And I realize my dvd-audio discs will last for decades & produce high quality sound, but I don't want to listen to those same discs for decades. [​IMG]

    Sacd & dvd-audio are two fully functioning formats that are being abandoned for no good reason. But for some reason some music labels think everyone & their brother is going to run out and buy a hi-res video player - do they really think this is suddenly going to get thousands of people interested in 5.1 music? Sure some may buy the *player*, but what about the audio gear it needs for proper 5.1 playback?
     
  6. dany

    dany Supporting Actor

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    You dont want to listen to those discs for decades? 30 years isnt that long.
     
  7. Chris Gerhard

    Chris Gerhard Screenwriter

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    Being abandoned for the simple reason that no profits and minuscule sales were all both have amounted to. How could there be a better reason? The record companies would have loved to make a fortune with the formats, but it didn't happen. I think we were lucky that SACD lasted as long as it did and we have the quantity of titles we have. There are still going to be some releases, although I don't hold out much hope there will be anything I will want.

    Chris
     
  8. LanceJ

    LanceJ Producer

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    I'm wrote that because I'm mad that the companies that sold them did practically nothing to promote them. And the Big Four labels' financial greediness also factors in there too: for all we know sacd/dvd-audio did make a profit, but it wasn't the millions (hopefully during the first month [​IMG] ) that those companies always seem to want from every endeavor they involve themselves in.

    My favorite example of non-promotion is still Warner Bros & that REM Best Of dvd-audio. At the same it was released, the CD version was also released which had its own full-length commercial. And during that commercial, how many times did they mention the dvd-audio version? Not once that I saw!! Not even a single line in small print at the bottom of the screen. Amazing.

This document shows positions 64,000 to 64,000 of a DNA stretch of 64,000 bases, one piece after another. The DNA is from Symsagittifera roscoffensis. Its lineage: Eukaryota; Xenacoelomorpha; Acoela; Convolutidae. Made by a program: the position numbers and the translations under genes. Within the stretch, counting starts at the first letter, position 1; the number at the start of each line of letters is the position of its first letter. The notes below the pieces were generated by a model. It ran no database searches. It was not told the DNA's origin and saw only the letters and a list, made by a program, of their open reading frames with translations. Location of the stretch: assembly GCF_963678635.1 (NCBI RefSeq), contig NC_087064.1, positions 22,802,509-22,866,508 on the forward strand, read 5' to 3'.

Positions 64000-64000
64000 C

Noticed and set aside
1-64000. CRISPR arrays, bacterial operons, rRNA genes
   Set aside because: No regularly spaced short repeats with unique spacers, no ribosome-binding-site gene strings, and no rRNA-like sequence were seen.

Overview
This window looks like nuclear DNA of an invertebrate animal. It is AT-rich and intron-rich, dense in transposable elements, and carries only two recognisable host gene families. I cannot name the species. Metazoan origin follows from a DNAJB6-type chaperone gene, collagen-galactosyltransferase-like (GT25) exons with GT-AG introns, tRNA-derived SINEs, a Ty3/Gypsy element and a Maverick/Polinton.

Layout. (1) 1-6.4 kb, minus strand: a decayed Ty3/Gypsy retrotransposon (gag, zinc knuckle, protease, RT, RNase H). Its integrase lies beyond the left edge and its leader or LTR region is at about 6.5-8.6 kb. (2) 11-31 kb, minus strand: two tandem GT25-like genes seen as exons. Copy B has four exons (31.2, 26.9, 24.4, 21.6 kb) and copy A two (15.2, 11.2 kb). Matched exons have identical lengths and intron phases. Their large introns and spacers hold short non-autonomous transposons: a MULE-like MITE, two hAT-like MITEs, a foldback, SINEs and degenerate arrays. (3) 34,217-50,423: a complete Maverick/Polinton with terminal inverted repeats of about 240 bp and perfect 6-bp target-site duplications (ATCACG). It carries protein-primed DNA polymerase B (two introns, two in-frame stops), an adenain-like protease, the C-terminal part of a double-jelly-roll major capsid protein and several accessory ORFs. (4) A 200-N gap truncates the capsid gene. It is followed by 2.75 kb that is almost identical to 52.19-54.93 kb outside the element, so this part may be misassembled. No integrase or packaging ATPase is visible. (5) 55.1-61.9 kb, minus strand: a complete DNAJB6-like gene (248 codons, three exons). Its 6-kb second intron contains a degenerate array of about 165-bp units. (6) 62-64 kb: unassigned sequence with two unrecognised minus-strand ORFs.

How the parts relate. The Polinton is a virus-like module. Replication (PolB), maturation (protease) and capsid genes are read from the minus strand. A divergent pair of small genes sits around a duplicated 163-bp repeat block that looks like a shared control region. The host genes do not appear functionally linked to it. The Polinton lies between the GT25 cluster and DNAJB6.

9. Chris Gerhard

    Chris Gerhard Screenwriter

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    Everything I have read makes me feel certain that Sony lost many tens of millions on SACD. 5.1 Entertainment Group lost many millions on DVD-A. AIX may very well show a profit on its small high quality DVD-A business, I don't know, but it is insignificant to the overall losses for the format which must be staggering, DVD-A was a bomb of the first magnitude. I love the Concord Jazz SACD catalog and continue to search for Concord titles and I don't know if they were able to show a profit or not, but I suspect the profits associated with the CD releases were better in any event. The Concord discs aren't big sellers so the key would have been manufacturing the right quantity.

    Sony's investment in development and marketing SACD has surely been written off by now and over $100,000,000 loss was the estimate I have seen. Despite what many here say, I don't think spending more on marketing SACD and DVD-A could have made any difference at all.

    Chris
     
  10. Kevin C Brown

    Kevin C Brown Producer

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    I don't agree. I saw plenty of promotion in the HT mags, at some of the retailers I shop, etc.

    You should be blaming the consumer, who just doesn't care.

    Come on Lance, you already know the answer: The vast majority of the iPod generation just doesn't care about good multichannel sound quality. [​IMG]

    Blame the companies all you want, but they are in business to make money. They wouldn't have gotten into DVD-A and SACD in the first place if they didn't think there was money to be made there. But gee, look what happened. They guessed wrong. It *does* happen: DCC, the Elcasset, MD, D-VHS, Beta, etc.
     
  11. LanceJ

    LanceJ Producer

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    What about NON-audio oriented magazines/places? I realize *we* knew aobut these formats but with the exception of the Sony/Rolling Stone promotion (with a disc chock full of "old" music [​IMG]) I honestly don't remember seeing it anywhere else: its the Regular Joes that can help keep smaller formats alive. And those sacd and dvd-audio kiosks at Circuit City and a few Wherehouse Music stores? The ones I saw either didn't work (fried speakers, their receivers were messed with, etc) or the employees were playing movies, CDs or MP3s [​IMG] on them. It's like Panasonic and Sony just dumped them there and never checked back on them.

    And I still think the severe lack of NEW music titles also was a factor in their demise.